In patients with liver impairment: Tetracyclines should be used cautiously in patients with impaired liver function. Total dosage should be decreased by reduction of recommended individual doses and/or by extending time intervals between doses. Administration of adequate amounts of fluid with the oral formulations of tetracyclines is recommended to wash down the drugs and reduce the risk of esophageal irritation and ulceration. (See ADVERSE REACTIONS.)

Adults

Usual daily dose – Four divided doses of 150 mg each or two divided doses of 300 mg each.

For pediatric patients above eight years of age: Usual daily dose, 7 to 13 mg per kg body weight per day, depending upon the severity of the disease, divided into two to four doses not to exceed adult dosage of 600 mg per day.

Gonorrhea patients sensitive to penicillin may be treated with demeclocycline administered as an initial oral dose of 600 mg followed by 300 mg every 12 hours for four days to a total of 3 grams.

 

How Supplied

Demeclocycline hydrochloride tablets USP, 150 mg, are round, convex, red, film coated tablets, engraved with D11 on one side, and are supplied as follows:

Bottles of 100 NDC 64720-334-10

Demeclocycline hydrochloride tablets USP, 300 mg, are round, convex, red, film coated tablets, engraved with D12 on one side, and are supplied as follows:

Bottles of 48 NDC 64720-335-48

Store at 20° to 25°C (68° to 77°F) [See USP Controlled Room Temperature].

Dispense in a tight container as defined in the USP.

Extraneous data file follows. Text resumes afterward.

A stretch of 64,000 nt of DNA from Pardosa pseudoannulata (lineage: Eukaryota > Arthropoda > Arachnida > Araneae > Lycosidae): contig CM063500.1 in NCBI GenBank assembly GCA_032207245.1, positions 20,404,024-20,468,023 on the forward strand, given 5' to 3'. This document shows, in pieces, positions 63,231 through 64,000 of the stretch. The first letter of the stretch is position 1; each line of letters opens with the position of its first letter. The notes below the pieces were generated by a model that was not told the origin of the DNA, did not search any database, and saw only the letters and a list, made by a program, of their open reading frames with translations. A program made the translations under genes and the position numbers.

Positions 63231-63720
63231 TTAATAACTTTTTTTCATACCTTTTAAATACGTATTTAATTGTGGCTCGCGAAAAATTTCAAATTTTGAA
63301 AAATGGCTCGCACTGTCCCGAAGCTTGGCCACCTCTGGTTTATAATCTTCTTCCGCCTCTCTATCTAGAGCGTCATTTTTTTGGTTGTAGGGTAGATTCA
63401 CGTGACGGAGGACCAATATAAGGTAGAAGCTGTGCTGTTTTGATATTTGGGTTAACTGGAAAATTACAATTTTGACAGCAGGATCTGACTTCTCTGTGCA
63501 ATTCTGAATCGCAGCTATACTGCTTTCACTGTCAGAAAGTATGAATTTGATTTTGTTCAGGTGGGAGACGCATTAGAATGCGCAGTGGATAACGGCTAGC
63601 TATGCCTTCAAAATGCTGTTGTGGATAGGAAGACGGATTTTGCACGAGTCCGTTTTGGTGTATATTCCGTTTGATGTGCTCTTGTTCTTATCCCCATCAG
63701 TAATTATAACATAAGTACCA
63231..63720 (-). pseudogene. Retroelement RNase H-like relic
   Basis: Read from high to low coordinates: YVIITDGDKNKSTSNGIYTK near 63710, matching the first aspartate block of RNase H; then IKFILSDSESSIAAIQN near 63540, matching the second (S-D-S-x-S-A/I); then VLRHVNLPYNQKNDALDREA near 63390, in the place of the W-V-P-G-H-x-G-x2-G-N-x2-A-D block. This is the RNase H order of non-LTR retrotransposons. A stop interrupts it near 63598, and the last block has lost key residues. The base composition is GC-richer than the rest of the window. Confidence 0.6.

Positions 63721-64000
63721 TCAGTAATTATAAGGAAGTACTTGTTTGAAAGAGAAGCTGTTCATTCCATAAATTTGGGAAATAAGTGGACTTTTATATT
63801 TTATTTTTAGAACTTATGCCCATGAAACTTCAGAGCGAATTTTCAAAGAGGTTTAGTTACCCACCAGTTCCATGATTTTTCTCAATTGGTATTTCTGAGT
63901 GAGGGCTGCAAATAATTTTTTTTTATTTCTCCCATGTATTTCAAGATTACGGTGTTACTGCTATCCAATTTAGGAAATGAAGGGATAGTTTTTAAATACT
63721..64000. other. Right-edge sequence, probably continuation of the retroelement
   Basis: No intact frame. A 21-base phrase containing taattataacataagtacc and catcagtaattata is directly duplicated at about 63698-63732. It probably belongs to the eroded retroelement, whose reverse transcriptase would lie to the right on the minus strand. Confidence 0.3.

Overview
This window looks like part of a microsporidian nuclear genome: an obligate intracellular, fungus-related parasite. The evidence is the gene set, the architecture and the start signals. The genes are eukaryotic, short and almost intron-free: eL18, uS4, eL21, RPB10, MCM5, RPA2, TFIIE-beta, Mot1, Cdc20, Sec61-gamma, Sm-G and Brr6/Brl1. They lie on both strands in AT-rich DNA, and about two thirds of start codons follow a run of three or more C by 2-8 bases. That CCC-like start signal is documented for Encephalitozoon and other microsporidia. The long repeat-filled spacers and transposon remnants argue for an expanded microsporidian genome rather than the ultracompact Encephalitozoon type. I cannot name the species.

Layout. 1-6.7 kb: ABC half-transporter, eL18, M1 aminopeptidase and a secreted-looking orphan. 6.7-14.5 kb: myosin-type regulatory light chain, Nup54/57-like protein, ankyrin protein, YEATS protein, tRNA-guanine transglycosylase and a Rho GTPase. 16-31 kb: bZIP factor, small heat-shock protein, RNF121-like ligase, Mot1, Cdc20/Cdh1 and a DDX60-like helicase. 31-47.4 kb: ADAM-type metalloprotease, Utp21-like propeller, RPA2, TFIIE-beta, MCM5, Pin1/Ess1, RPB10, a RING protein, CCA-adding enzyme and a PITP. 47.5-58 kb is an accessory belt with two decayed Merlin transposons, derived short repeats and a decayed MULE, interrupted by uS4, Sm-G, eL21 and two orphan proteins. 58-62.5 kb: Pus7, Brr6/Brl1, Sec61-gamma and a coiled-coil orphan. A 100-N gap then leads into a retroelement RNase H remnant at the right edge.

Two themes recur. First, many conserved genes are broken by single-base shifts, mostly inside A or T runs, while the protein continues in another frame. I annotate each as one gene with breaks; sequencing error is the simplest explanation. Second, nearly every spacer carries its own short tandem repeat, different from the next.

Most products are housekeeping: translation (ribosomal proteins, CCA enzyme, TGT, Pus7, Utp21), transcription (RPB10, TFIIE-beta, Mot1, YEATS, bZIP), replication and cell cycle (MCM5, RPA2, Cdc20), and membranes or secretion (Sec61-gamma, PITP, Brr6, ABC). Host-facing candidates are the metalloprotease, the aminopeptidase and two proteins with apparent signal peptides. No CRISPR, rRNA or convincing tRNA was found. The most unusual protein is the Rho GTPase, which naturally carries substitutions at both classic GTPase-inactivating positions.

KEEP THIS AND ALL DRUGS OUT OF THE REACH OF CHILDREN.

Manufactured by: Patheon Puerto Rico, Inc. Manati, Puerto Rico 00674, USA. Distributed by: CorePharma, LLC Middlesex, NJ 08846. Rev. August, 2012.


This monograph has been modified to include the generic and brand name in many instances.

Side Effects

The following reactions have been reported in patients receiving tetracyclines:

Gastrointestinal: Anorexia, nausea, vomiting, diarrhea, glossitis, dysphagia, enterocolitis, pancreatitis and inflammatory lesions (with monilial overgrowth) in the anogenital region, increases in liver enzymes, and hepatic toxicity has been reported rarely.

Rarely, hepatitis and liver failure have been reported. These reactions have been caused by both the oral and parenteral administration of tetracyclines.

Instances of esophageal ulcerations have been reported in patients receiving oral tetracyclines. Most of the patients were reported to have taken the medication immediately before lying down. (See DOSAGE AND ADMINISTRATION.)

Skin: Maculopapular and erythematous rashes, erythema multiforme. Exfoliative dermatitis has been reported but is uncommon. Fixed drug eruptions and Stevens-Johnson syndrome have been reported rarely. Lesions occurring on the glans penis have caused balanitis. Pigmentation of the skin and mucous membranes has also been reported. Photosensitivity is discussed above. (See WARNINGS.)

Renal toxicity: Acute renal failure. Rise in BUN has been reported and is apparently dose related. Nephrogenic diabetes insipidus. (See WARNINGS.)

Hypersensitivity reactions: Urticaria, angioneurotic edema, polyarthralgia, anaphylaxis, anaphylactoid purpura, pericarditis exacerbation of systemic lupus erythematosus, lupus-like syndrome, pulmonary infiltrates with eosinophilia.

Hematologic: Hemolytic anemia, thrombocytopenia, neutropenia and eosinophilia have been reported.